With the cold weather the laird began again to fail, and Cosmo to fear that this would be the last of the good man's winters. As the best protection from the cold he betook himself to bed, and Cosmo spent his life almost in the room, reading aloud when the old man was able to listen, and reading to himself or writing when he was not. The other three of the household were mostly in the kitchen, saving fuel, and keeping each other company. And thus the little garrison awaited the closer siege of the slow-beleaguering winter, most of them in their hearts making themselves strong to resist the more terrible enemies which all winter-armies bring flying on their flanks-the haggard fiends of doubt and dismay-which creep through the strongest walls. To trust in spite of the look of being forgotten; to keep crying out into the vast whence comes no voice, and where seems no hearing; to struggle after light, where is no glimmer to guide; at every turn to find a door-less wall, yet ever seek a door; to see the machinery of the world pauseless grinding on as if self-moved, caring for no life, nor shifting a hair's-breadth for all entreaty, and yet believe that God is awake and utterly loving; to desire nothing but what comes meant for us from his hand; to wait patiently, willing to die of hunger, fearing only lest faith should fail-such is the victory that overcometh the world, such is faith indeed. After such victory Cosmo had to strive and pray hard, sometimes deep sunk in the wave while his father floated calm on its crest: the old man's discipline had been longer; a continuous communion had for many years been growing closer between him and the heart whence he came.

"As I lie here, warm and free of pain," he said once to his son, "expecting the redemption of my body, I cannot tell you how happy I am. I cannot think how ever in my life I feared anything. God knows it was my obligation to others that oppressed me, but now, in my utter incapacity, I am able to trust him with my honour, and my duty, as well as my sin."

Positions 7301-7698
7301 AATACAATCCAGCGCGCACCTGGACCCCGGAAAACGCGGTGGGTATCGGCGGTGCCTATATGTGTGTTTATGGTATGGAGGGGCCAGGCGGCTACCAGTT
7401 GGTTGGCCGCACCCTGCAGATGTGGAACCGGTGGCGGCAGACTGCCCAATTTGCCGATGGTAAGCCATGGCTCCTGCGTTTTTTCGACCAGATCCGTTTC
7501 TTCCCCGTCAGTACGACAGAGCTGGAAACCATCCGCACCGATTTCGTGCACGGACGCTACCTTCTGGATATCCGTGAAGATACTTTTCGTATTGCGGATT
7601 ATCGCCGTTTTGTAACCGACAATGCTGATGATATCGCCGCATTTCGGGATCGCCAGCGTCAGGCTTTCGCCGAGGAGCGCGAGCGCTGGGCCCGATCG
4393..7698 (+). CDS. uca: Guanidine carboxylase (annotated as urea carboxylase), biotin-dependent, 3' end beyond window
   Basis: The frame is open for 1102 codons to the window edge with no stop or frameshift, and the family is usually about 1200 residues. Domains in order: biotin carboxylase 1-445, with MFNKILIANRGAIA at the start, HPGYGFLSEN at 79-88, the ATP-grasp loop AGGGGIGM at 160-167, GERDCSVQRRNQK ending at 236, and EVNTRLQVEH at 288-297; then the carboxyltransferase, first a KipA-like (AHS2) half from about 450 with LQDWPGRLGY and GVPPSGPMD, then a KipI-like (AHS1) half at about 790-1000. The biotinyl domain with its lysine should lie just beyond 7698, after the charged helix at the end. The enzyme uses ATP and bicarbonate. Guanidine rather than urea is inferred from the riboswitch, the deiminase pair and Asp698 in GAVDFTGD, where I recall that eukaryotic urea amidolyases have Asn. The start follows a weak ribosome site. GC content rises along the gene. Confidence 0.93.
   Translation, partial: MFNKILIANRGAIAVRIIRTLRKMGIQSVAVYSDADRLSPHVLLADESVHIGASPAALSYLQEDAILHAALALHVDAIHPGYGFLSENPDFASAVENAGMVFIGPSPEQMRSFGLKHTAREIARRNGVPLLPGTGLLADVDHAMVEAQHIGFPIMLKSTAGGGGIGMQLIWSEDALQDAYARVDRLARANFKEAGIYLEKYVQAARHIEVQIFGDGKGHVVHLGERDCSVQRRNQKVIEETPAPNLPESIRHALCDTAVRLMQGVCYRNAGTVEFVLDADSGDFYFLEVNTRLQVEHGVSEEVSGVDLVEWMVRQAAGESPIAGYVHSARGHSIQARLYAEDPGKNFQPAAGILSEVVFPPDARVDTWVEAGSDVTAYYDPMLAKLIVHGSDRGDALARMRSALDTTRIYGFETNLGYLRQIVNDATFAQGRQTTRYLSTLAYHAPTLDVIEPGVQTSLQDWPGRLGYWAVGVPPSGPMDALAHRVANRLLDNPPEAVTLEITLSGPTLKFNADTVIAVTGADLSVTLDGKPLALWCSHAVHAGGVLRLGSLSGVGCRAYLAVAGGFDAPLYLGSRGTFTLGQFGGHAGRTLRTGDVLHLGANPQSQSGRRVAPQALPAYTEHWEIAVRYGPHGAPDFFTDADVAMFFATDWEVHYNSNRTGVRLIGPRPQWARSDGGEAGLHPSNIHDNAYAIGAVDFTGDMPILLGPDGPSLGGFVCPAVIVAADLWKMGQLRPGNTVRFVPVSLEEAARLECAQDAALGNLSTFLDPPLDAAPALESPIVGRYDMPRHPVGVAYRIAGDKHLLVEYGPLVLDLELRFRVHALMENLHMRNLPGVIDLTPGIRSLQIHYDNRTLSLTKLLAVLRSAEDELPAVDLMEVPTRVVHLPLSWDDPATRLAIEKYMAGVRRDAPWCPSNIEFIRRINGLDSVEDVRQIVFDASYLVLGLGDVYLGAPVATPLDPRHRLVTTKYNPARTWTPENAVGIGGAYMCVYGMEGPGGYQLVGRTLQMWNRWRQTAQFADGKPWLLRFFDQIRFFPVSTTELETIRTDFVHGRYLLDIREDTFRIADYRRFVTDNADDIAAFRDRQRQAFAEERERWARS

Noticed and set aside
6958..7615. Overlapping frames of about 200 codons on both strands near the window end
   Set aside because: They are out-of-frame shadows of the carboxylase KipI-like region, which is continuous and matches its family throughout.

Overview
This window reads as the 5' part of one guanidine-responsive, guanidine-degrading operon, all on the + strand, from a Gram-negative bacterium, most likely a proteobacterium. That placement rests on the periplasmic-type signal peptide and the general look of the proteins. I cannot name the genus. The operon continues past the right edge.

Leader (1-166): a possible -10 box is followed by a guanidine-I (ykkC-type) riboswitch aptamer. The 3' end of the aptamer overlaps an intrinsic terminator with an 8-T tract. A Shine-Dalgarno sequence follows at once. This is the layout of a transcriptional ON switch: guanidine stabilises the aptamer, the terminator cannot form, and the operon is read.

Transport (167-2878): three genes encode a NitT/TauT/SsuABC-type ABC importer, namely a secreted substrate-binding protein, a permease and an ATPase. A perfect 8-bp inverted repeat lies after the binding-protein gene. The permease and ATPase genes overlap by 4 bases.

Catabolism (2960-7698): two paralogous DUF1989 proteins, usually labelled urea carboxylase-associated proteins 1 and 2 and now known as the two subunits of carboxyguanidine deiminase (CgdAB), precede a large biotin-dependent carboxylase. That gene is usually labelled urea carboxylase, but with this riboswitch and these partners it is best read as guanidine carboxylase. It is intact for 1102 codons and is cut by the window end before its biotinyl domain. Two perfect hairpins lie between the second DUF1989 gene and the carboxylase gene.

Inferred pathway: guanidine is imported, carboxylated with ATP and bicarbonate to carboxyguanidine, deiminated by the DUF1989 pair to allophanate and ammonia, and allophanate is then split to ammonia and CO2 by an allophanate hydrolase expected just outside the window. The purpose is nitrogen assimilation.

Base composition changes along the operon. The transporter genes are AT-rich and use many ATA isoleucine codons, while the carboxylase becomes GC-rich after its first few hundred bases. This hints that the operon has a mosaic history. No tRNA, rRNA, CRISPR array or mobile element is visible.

"Look here, Cosmo," he said another time; "I had temptations such as you would hardly think, to better my worldly condition, and redeem the land of my ancestors, and the world would have commended, not blamed me, had I yielded. But my God was with me all the time, and I am dying a poorer man than my father left me, leaving you a poorer man still, but, praised be God, an honest one. Be very sure, my son, God is the only adviser to be trusted, and you must do what he tells you, even if it lead you to a stake, to be burned by the slow fire of poverty.-O my Father!" cried the old man, breaking out suddenly in prayer, "my soul is a flickering flame of which thou art the eternal, inextinguishable fire. I am blessed because thou art. Because thou art life, I live. Nothing can hurt me, because nothing can hurt thee. To thy care I leave my son, for thou lovest him as thou hast loved me. Deal with him as thou hast dealt with me. I ask for nothing, care for nothing but thy will. Strength is gone from me, but my life is hid in thee. I am a feeble old man, but I am dying into the eternal day of thy strength."

Cosmo stood and listened with holy awe and growing faith. For what can help our faith like the faith of the one we most love, when, sorely tried, it is yet sound and strong!